The following is a summary of some recent OATH decisions decided in *October 2017*. To ascertain whether the OATH judges' recommendations were adopted by the referring agency, please call OATH's calendar unit at 1-844-628-4692.
Taxi and Limousine Commission ("TLC") requires applicants for a TLC driver license to take an exam testing their knowledge of City geography, TLC rules, and traffic rules. They are given two hours to answer 80 multiple choice questions and must score at least 70 percent to pass. After a number of exams taken in late 2016 showed extremely short completion times, those licensees were ordered to re-take the test. In October 2017, OATH ALJs issued 12 recommendations in fitness proceedings brought by the TLC against those who failed the re-test. In one such case, the applicant completed the test in nine minutes with a score of 89 percent. On the re-test, he took two hours and failed with a grade of 51 percent. ALJ John B. Spooner found the suspicious circumstances surrounding the passing score were insufficient to prove the applicant committed fraud. However, because the applicant failed the re-test, he was unfit to retain his license and license revocation was recommended. Taxi & Limousine Comm’n v. Castillo, OATH Index No. 250/18 (Oct. 5, 2017), adopted, Comm’r Dec. (Oct. 23, 2017).
Respondent, taxi driver, was charged with sexually harassing a passenger and using his cell phone while driving. He did not appear at trial. The complainant testified that respondent told her that a female passenger had asked him for sex at the end of the ride. Respondent also told the complainant that another taxi driver has sex with passengers “all the time” and respondent asked complainant if she ever had sex in a car. The complainant testified that she felt violated, threatened and scared. ALJ Joycelyn McGeachy-Kuls credited the complainant’s testimony, sustained the charges and recommended license revocation and a $1,350 fine.Taxi & Limousine Comm’n v. Singh, OATH Index No. 118/18 (Oct. 10, 2017), adopted, Comm’r Dec. (Oct. 27, 2017).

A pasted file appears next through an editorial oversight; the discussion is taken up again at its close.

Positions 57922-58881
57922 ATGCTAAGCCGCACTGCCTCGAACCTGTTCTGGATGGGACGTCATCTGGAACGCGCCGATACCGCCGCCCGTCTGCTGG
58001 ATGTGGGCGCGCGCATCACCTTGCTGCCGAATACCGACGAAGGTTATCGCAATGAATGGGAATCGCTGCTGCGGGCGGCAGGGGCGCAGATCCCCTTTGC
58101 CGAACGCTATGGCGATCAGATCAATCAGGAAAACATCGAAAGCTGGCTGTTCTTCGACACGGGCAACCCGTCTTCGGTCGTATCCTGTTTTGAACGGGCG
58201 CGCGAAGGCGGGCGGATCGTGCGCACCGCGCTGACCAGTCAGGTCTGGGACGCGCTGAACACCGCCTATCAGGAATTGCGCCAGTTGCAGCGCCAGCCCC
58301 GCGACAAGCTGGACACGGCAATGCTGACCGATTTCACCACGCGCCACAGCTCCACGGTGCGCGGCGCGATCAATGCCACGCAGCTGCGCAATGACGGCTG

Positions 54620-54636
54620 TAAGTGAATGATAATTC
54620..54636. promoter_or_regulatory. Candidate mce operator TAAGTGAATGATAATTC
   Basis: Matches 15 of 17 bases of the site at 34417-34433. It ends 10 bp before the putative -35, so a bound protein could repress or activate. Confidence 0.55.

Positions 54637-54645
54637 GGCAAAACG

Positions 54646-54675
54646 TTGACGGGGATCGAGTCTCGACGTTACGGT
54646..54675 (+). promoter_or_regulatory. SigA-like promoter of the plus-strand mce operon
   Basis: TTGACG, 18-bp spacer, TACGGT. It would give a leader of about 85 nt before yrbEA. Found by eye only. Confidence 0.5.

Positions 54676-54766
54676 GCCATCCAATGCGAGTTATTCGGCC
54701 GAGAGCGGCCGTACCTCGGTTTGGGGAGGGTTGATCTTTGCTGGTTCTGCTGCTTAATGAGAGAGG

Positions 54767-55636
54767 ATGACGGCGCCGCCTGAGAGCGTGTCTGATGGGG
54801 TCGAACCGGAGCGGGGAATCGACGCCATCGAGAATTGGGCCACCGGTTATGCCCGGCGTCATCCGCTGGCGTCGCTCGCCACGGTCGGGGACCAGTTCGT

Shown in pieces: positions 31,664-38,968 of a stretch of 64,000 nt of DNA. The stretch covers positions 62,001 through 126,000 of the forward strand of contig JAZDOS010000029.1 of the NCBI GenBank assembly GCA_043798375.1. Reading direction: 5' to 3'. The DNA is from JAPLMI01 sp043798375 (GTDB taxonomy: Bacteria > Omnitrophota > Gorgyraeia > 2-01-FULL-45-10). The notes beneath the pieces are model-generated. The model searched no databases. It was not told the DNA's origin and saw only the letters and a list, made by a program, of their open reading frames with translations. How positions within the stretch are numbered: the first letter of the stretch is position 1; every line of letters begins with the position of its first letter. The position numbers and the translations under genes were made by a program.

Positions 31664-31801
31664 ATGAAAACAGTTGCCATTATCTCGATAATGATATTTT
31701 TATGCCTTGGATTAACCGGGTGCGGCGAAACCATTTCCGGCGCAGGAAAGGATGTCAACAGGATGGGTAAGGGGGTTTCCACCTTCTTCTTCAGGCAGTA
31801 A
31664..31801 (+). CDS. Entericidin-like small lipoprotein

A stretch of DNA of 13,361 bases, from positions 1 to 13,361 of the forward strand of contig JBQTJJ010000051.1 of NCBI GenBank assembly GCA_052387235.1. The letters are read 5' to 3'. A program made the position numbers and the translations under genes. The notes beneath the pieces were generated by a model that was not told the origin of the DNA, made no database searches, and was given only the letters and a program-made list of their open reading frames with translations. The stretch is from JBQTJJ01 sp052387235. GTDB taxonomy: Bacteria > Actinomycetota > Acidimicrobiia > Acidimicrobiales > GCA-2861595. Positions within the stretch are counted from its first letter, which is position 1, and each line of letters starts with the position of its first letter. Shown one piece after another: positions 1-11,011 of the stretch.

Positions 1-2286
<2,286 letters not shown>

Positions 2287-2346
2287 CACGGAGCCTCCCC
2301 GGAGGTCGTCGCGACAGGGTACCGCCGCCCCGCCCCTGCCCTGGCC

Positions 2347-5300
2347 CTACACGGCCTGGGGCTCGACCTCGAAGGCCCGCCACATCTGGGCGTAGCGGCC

Respondent, respiratory therapist, was charged with removing a respiratory device from a patient, failing to notify a doctor or clinical team that he removed it, and failing to respond when summoned to report to the emergency department to provide respiratory care for a trauma patient. ALJ Astrid B. Gloade credited proof showing the patient broke the device before respondent removed it and recommended dismissal of that charge. She sustained the other charges and recommended a sixty-day suspension without pay. Health & Hospitals Corp. (Jacobi Medical Ctr.) v. Hammond, OATH Index No. 2286/17 (Oct. 26, 2017).
Respondent, principal administrative associate, was charged with being absent without leave ("AWOL") for two weeks, falsely attributed her absences to pre-approved leave granted under the Family Medical Leave Act ("FMLA"), failing to supervise her team of customer service representatives and failing to attend a mandatory training class. ALJ Alessandra F. Zorgniotti recommended dismissal of the AWOL and falsification of leave charges. She sustained the other charges and recommended a 60-day suspension without pay. Dep’t of Environmental Protection v. Anonymous, OATH Index No. 2230/17 (Oct. 3, 2017), adopted in part, rejected in part, Comm’r Dec. (Oct. 26, 2017) (Commissioner sustained all charges and terminated respondent’s employment).
Candidate, treasurer and campaign committee ("respondents") were charged with violations of campaign finance law during 2013 election campaign. ALJ Kevin F. Casey found that respondents failed to show that pre-election payments for office furnishings and refreshments were in furtherance of the campaign. He also found that respondents made impermissible post-election expenditures for travel and Facebook. ALJ Casey recommended that respondents be held jointly and severally liable for a civil penalty of $853 for the violations. He also recommended that the candidate and the committee be responsible for repaying $1,003.71 of public funds remaining in the campaign account, less reasonable costs associated with the response to audit and repayment request. Campaign Finance Bd. v. Greenfield, Leb and NYC Greenfield, OATH Index No. 1098/17 (Oct. 12, 2017), adopted, Bd. Dec. (Nov. 16, 2017).
A real estate broker violated the City Human Rights Law when he denied a prospective tenant the opportunity to rent an apartment because the complainant advised him that he had a housing voucher. ALJ Faye Lewis recommended that the complainant be awarded $10,000 for mental anguish damages, and that the broker be assessed a civil penalty of $10,000 and participate in anti-discrimination training. Comm’n on Human Rights ex rel. Nieves v. Rojas, OATH Index No. 2153/17 (Oct. 24, 2017).
The Police Department seized a car in connection with the registered owner’s arrest. The registered owner sought return of the car during the pendency of forfeiture proceedings. ALJ Kara J. Miller ordered the Department to return the car, finding it did not serve the registered owner with notice of his right to a hearing at the time of arrest or by mail within five days of the seizure, as required by federal court order. Police Dep’t v. Cuervo, OATH Index No. 633/18, mem. dec. (Oct. 27, 2017).